we expected, and more.  Nancy Kerrigan in the eyes of America could do no wrong.

      There was a part of the story we may not remember. Just a short week after the close of the 17th

Winter Olympiad, one major newspaper – followed by many others – dubbed Kerrigan “Antsy

Nancy.”  Bill O’Reilly, who at that time hosted Inside Edition, opened up a lead story by asking, “Have

we now gotten a glimpse of the real Nancy Kerrigan?”  Her sin?  Kerrigan appeared a little restless

and fidgety during the awards ceremony waiting for Baiul to take her place on the rostrum.  Kerrigan

was conspicuously absent from the closing ceremony of the games.  Kerrigan said publicly that she

didn’t care for the hype of Disney on Parade, adding that she felt self-conscious about displaying her

silver medal from atop a float.  America learned that Kerrigan didn’t smile all the time.

     Now wait just a minute!  This isn’t what we expect from a national hero.  So word went as viral as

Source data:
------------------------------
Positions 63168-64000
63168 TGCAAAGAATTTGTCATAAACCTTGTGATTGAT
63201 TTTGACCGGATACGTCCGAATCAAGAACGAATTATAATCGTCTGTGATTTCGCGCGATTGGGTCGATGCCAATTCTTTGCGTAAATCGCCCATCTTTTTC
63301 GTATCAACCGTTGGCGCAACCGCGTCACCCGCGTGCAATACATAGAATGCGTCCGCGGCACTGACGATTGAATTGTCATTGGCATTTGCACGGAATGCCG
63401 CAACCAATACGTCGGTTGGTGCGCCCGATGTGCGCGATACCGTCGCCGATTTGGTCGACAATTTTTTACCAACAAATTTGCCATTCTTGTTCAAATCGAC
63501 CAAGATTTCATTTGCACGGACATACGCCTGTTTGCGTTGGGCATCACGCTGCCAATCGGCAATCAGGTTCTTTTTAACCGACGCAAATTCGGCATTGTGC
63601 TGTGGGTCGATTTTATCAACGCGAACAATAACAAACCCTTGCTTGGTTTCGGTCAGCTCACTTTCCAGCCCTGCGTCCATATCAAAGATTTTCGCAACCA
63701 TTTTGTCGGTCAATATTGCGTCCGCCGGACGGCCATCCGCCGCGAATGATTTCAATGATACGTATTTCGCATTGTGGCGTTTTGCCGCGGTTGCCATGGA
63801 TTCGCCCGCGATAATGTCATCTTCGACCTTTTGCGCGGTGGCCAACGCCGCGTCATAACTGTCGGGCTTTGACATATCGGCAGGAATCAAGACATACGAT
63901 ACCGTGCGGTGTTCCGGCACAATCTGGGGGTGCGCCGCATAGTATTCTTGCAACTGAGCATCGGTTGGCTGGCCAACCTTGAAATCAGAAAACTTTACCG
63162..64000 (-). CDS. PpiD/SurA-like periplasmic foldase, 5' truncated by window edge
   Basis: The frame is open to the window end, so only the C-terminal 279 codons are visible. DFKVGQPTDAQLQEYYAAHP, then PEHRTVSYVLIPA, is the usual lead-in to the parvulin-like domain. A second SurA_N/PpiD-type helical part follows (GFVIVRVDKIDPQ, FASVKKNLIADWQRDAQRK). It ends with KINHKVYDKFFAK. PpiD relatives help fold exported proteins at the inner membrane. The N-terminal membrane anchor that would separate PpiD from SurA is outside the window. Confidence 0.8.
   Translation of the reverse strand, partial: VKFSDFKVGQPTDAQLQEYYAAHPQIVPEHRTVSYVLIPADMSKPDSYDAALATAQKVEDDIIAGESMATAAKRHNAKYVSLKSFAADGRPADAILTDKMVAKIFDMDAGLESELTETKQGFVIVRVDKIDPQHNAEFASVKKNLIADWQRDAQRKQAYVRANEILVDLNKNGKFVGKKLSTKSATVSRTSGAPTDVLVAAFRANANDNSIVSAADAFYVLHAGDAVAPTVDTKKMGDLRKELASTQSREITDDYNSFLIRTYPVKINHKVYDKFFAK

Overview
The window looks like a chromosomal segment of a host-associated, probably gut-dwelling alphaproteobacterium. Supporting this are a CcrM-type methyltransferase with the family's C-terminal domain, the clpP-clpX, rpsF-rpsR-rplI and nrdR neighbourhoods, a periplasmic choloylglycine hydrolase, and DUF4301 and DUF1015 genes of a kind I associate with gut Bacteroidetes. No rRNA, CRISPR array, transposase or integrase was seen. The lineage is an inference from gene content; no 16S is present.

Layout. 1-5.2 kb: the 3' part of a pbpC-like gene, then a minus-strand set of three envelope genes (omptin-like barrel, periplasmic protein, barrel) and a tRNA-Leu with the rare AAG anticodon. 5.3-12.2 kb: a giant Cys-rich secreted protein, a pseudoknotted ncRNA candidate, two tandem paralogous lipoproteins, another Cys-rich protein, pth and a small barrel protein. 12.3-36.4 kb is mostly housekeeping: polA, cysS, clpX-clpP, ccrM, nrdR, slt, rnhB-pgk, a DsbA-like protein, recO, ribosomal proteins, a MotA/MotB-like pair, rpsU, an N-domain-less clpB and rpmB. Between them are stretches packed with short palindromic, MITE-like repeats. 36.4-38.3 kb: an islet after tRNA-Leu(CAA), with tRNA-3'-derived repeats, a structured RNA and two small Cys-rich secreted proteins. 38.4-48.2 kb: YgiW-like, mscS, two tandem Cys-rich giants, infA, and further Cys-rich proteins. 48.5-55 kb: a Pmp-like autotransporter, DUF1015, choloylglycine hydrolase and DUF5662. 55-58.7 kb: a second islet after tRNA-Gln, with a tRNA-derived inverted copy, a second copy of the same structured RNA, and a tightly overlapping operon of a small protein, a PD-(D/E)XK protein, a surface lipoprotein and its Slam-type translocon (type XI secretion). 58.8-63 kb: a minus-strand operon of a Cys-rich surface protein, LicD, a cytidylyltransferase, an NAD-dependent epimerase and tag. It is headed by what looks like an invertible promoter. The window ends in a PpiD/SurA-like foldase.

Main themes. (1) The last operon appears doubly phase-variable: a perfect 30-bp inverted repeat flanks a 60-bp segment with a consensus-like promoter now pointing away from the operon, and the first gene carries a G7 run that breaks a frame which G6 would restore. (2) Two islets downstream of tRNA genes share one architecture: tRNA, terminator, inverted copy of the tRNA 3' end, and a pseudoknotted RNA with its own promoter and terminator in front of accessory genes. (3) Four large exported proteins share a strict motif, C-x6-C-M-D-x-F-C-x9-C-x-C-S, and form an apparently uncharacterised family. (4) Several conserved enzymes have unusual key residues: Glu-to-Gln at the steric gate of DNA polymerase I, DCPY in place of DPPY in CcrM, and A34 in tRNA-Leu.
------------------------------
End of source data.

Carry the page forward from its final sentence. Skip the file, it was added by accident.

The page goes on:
it could a quarter century ago:  Kerrigan’s impatient!  Kerrigan’s a poor sport!  Kerrigan’s stuck up! 

Kerrigan’s rude!  Kerrigan thinks Mickey Mouse is dumb!  Who does she think she is anyway?!  She’s

not our sweetheart anymore! 

      I suppose this is just one of a gazillion examples of how quickly hearts turn; how fast folk change

their tune; how fickle and picayune people tend to be.  One day, a celebrated figure skater is on top. 

The next day, she’s a snot.  One day, a politician is a hero.  The next day, she’s a heel.  One day, an